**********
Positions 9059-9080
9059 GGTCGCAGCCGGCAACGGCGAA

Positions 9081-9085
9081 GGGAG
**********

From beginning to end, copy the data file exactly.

Positions 9059-9080
9059 GGTCGCAGCCGGCAACGGCGAA

Positions 9081-9085
9081 GGGAG